|Molar mass||32.00 g mol−1|
|Appearance||Pale blue liquid|
50.5 K (−368.77 °F; −222.65 °C)
90.19 K (−297.33 °F, −182.96 °C)
|Except where noted otherwise, data are given for materials in their standard state (at 25 °C, 100 kPa)|
Liquid oxygen has a pale blue color and is strongly paramagnetic; it can be suspended between the poles of a powerful horseshoe magnet. Liquid oxygen has a density of 1.141 g/cm3 (1.141 kg/L) and is cryogenic with a freezing point of 50.5 K (−368.77 °F, −222.65 °C) and a boiling point of 90.19 K (−297.33 °F, −182.96 °C) at 101.325 kPa (760 mmHg). Liquid oxygen has an expansion ratio of 1:861 under 1 standard atmosphere (100 kPa) and 20 °C (68 °F), and because of this, it is used in some commercial and military aircraft as transportable source of breathing oxygen.
Because of its cryogenic nature, liquid oxygen can cause the materials it touches to become extremely brittle. Liquid oxygen is also a very powerful oxidizing agent: organic materials will burn rapidly and energetically in liquid oxygen. Further, if soaked in liquid oxygen, some materials such as coal briquettes, carbon black, etc., can detonate unpredictably from sources of ignition such as flames, sparks or impact from light blows. Petrochemicals, including asphalt, often exhibit this behavior.
The tetraoxygen molecule (O4) was first predicted in 1924 by Gilbert N. Lewis, who proposed it to explain why liquid oxygen defied Curie's law. Modern computer simulations indicate that although there are no stable O4 molecules in liquid oxygen, O2 molecules do tend to associate in pairs with antiparallel spins, forming transient O4 units.
Liquid nitrogen has a lower boiling point at −196 °C (77 K) than oxygen's −183 °C (90 K), and vessels containing liquid nitrogen can condense oxygen from air: when most of the nitrogen has evaporated from such a vessel there is a risk that liquid oxygen remaining can react violently with organic material. Conversely, liquid nitrogen or liquid air can be oxygen-enriched by letting it stand in open air; atmospheric oxygen dissolves in it, while nitrogen evaporates preferentially.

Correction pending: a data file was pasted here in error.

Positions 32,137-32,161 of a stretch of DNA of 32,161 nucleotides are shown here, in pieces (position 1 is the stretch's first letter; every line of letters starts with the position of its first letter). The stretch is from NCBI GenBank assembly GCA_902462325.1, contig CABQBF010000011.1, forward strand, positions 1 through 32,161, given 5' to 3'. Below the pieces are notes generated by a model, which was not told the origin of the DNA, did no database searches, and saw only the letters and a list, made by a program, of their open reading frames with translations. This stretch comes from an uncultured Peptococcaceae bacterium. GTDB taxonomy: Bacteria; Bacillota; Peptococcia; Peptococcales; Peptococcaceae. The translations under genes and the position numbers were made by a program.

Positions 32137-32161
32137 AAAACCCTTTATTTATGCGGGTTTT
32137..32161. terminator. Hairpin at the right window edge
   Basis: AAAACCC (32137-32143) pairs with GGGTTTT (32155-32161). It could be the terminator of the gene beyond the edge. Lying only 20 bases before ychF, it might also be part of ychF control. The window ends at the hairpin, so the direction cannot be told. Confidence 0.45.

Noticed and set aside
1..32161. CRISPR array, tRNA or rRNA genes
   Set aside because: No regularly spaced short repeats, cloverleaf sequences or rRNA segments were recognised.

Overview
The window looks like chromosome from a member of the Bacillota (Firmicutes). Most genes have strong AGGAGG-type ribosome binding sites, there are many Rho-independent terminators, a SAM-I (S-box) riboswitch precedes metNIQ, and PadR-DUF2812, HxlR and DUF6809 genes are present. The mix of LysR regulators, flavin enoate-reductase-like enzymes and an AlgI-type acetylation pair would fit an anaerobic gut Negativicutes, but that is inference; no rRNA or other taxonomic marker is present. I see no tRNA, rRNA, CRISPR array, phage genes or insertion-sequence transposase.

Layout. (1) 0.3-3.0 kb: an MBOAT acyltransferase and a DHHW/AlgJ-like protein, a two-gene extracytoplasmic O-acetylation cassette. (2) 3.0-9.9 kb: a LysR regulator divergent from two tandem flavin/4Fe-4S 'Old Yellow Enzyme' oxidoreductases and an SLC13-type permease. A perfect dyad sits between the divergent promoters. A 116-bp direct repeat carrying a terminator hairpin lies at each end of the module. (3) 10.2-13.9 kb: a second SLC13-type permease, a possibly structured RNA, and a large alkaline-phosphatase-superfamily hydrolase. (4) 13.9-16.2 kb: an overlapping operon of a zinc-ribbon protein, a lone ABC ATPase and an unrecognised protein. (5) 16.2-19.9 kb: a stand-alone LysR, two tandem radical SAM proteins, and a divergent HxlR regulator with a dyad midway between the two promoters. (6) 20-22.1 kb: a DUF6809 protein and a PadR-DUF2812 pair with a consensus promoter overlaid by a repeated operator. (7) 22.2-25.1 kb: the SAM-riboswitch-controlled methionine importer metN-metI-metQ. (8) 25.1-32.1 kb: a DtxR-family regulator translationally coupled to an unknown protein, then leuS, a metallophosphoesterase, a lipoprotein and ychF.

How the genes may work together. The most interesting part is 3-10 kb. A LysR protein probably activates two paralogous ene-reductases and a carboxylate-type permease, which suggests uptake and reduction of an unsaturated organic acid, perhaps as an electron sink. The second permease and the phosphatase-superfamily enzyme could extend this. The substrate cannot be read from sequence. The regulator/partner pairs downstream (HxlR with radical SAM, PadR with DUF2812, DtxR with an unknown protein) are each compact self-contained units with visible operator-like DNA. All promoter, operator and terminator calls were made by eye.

In commerce, liquid oxygen is classified as an industrial gas and is widely used for industrial and medical purposes. Liquid oxygen is obtained from the oxygen found naturally in air by fractional distillation in a cryogenic air separation plant.
Liquid oxygen is a common cryogenic liquid oxidizer propellant for spacecraft rocket applications, usually in combination with liquid hydrogen or kerosene. Liquid oxygen is useful in this role because it creates a high specific impulse. It was used in the very first rocket applications like the V2 missile (under the name A-Stoff and Sauerstoff) and Redstone, R-7 Semyorka, Atlas boosters, and the ascent stages of the Apollo Saturn rockets. Liquid oxygen was also used in some early ICBMs, although more modern ICBMs do not use liquid oxygen because its cryogenic properties and need for regular replenishment to replace boiloff make it harder to maintain and launch quickly. Many modern rockets use liquid oxygen, including the main engines on the now-retired Space Shuttle.
Liquid oxygen also had extensive use in making oxyliquit explosives, but is rarely used now due to a high rate of accidents.
- By 1845, Michael Faraday had managed to liquefy most permanent gases then known to exist. Six gases, however, resisted every attempt at liquefaction and were known at the time as "permanent gases". They were oxygen, hydrogen, nitrogen, carbon monoxide, methane, and nitric oxide.
- In 1877, Louis Paul Cailletet (1832–1913) in France and Raoul Pictet (1846–1929) in Switzerland succeeded in producing the first droplets of liquid air.
- The first measurable quantity of liquid oxygen was produced by Polish professors Zygmunt Wróblewski and Karol Olszewski (Jagiellonian University in Kraków) on April 5, 1883.
- John W. Moore; Conrad L. Stanitski; Peter C. Jurs (21 January 2009). Principles of Chemistry: The Molecular Science. Cengage Learning. pp. 297–. ISBN 978-0-495-39079-4. Retrieved 3 April 2011.
- Cryogenic Safety. chemistry.ohio-state.edu.
- Characteristics. Lindecanada.com. Retrieved on 2012-07-22.
- Lewis, Gilbert N. (1924). "The Magnetism of Oxygen and the Molecule O2". Journal of the American Chemical Society 46 (9): 2027–2032. doi:10.1021/ja01674a008.
- Oda, Tatsuki; Alfredo Pasquarello (2004). "Noncollinear magnetism in liquid oxygen: A first-principles molecular dynamics study". Physical Review B 70 (134402): 1–19. Bibcode:2004PhRvB..70m4402O. doi:10.1103/PhysRevB.70.134402.
- Cryogenics. Scienceclarified.com. Retrieved on 2012-07-22.